Finally, after the infestation has been supposedly eradicated and residents have been relocated, facilities still run the risk of their reputation being tarnished, including litigation from negligence claims. Sadly, many facilities struggle with negligence; one study found that only 5% of residents had not experienced it in some form (Nursing Home Abuse Center). Elder negligence includes bed bugs, with many residents feeling embarrassed or even threatened, as they fear being evicted from the facility (Aultman, 2013).
Ultimately, litigation from infestations proved to be quite costly. In 2017, an assisted living facility in Hollywood was fined $15,000 after severe bed bug infestation (Bryan, 2017). Furthermore, when a similar facility in Illinois ignored their bed bug infestations, the result was $186,000 in punitive damages for each victim (Cassidy et al. 2011). These fines may not even be the bulk of the damage, as a facility’s brand is permanently tarnished with their name being plastered across the internet for infestations.
Next time… We will be looking into the commercial pest solution. What exactly is being sprayed in your building?
Aultman, Julie. “Don’t Let the Bedbugs Bite: The Cimicidae Debacle and the Denial of Healthcare and Social Justice.” Medicine, Health Care and Philosophy 16, no. 417–427 (2013).
Bryan, Susannah. “Assisted Living Facility Fined $15,000 after ‘plague’ of Bed Bugs.” Sun Sentinel, April 5, 2017. https://www.sun-sentinel.com/local/broward/fl-sb-alf-midtown-manor-hollywood-fined-20170404-story.html.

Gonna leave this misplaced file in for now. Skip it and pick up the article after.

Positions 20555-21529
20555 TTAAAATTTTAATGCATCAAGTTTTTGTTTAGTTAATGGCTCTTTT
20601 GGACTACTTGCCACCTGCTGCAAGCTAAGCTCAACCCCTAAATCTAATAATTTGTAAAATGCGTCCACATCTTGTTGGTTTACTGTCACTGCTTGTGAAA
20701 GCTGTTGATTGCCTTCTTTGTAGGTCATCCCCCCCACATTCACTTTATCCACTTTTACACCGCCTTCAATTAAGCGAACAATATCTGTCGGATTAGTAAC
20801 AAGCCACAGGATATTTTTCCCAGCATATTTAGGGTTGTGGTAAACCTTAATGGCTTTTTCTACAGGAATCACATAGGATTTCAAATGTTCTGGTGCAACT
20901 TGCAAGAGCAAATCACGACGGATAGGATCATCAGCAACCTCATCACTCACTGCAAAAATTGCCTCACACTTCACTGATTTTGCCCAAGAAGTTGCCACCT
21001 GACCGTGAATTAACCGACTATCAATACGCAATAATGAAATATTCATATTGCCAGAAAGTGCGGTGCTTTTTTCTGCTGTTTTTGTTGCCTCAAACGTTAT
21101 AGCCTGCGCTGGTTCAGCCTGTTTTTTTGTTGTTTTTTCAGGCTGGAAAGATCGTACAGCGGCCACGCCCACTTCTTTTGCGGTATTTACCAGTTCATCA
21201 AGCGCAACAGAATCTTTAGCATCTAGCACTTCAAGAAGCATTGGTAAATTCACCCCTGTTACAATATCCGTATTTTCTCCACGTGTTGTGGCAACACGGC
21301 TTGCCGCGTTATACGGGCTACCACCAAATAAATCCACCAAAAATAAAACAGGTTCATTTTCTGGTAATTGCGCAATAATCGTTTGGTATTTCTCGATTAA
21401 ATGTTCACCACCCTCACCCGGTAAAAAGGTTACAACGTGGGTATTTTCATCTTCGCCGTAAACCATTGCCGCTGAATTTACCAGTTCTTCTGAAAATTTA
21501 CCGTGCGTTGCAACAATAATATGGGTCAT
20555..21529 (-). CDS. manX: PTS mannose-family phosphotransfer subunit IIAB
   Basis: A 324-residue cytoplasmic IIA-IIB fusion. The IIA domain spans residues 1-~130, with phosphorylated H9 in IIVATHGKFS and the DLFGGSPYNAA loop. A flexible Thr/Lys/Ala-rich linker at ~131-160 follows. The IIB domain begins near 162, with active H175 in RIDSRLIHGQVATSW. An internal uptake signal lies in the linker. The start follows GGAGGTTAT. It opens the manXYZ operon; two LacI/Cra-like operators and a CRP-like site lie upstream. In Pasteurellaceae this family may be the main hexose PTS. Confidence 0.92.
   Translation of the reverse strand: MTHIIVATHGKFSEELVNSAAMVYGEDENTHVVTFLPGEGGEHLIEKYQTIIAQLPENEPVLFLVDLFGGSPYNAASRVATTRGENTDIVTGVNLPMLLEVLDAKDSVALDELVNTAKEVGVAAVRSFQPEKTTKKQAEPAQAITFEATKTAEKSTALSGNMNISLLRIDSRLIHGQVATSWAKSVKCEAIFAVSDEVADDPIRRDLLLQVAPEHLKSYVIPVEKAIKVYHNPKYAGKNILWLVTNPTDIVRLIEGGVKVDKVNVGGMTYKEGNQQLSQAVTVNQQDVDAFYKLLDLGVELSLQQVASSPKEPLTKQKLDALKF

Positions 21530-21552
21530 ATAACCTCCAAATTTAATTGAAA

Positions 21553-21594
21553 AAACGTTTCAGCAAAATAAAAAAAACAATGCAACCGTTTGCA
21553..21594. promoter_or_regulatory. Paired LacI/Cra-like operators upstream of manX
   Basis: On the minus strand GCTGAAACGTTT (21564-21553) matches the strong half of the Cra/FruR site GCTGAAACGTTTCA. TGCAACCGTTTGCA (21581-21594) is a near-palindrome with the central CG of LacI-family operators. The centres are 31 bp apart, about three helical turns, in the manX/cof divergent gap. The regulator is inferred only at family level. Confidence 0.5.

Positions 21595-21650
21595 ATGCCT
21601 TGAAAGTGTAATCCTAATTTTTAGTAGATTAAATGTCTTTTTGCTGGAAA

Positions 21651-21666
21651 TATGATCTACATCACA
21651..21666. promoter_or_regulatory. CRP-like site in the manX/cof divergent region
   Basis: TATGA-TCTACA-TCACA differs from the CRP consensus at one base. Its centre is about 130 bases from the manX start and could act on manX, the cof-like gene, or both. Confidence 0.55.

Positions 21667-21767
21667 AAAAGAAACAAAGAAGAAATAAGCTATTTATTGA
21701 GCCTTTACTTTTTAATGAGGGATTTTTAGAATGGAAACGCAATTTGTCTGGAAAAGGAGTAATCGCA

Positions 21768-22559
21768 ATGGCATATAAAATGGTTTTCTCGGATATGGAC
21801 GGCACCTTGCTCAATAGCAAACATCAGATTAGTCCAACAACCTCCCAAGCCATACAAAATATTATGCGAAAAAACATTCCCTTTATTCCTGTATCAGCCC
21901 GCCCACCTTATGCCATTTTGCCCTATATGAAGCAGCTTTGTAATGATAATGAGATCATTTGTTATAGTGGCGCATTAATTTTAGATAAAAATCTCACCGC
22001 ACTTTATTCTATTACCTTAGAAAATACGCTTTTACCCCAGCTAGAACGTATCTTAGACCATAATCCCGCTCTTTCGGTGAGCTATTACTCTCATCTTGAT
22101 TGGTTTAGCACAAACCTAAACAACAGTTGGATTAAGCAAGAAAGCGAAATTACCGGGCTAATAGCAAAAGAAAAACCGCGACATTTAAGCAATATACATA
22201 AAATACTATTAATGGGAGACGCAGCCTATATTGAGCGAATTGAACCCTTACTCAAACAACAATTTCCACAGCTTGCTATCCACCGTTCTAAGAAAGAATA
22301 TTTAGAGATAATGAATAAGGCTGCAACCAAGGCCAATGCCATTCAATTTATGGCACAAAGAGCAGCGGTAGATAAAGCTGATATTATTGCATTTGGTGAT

Cassidy, David, Christopher Elko, Robert Christie, Peter Di Eduardo, and Michael Glascott. “The Impact of Bed Bugs On Our Daily and Legal Lives.” FDCC Quarterly; Tampa 62, no. 1 (Fall 2011): 101–132.
Eveleth, Ross. “Bed-Bug Madness: The Psychological Toll of the Blood Suckers.” The Atlantic, October 16, 2014. https://www.theatlantic.com/health/archive/2014/10/bed-bug-madness-the-psychological-toll-of-the-blood-suckers/381447/.
Fisher, Marc. “Coronavirus Isolated Them in Their Rooms. Now, Old-Age Home Residents Reconnect by Spinning Elvis on the Radio.” Washington Post, June 1, 2020. https://www.washingtonpost.com/national/coronavirus-elderly-radio-recliner/2020/06/01/c40c24c4-99ed-11ea-a282-386f56d579e6_story.html.
Gondhalekar, Ameya D. “2018 Highlights of Urban Entomology.” Journal of Medical Entomology 56, no. 5 (2019): 1188–93.
Hamzaoui, Basma El, Laroche Maureen, Yassina Bechah, Jean Michel Bérenger, and Philippe Parola. “Testing the Competence of Cimex Lectularius Bed Bugs for the Transmission of Borrelia Recurrentis, the Agent of Relapsing Fever.” The American Society of Tropical Medicine and Hygiene, 2019, 1407–12. https://doi.org/10.4269/ajtmh.18-0804.
Mukamel, Dana, William Spector, Rhona Limcangco, Ying Wang, and Vincent Mor. “The Costs of Turnover in Nursing Homes.” Med Care 47, no. 10 (2009): 1039–45.
New York Times. “More Than 40% of U.S. Coronavirus Deaths Are Linked to Nursing Homes,” July 15, 2020. https://www.nytimes.com/interactive/2020/us/coronavirus-nursing-homes.html.
Nursing Home Abuse Center. “Nursing Home Neglect,” n.d. https://www.nursinghomeabusecenter.com/nursing-home-neglect/.
Pest World. “Pest Control Professionals See Summer Spike in Bed Bug Calls,” 2018. https://www.pestworld.org/news-hub/press-releases/pest-control-professionals-see-summer-spike-in-bed-bug-calls/.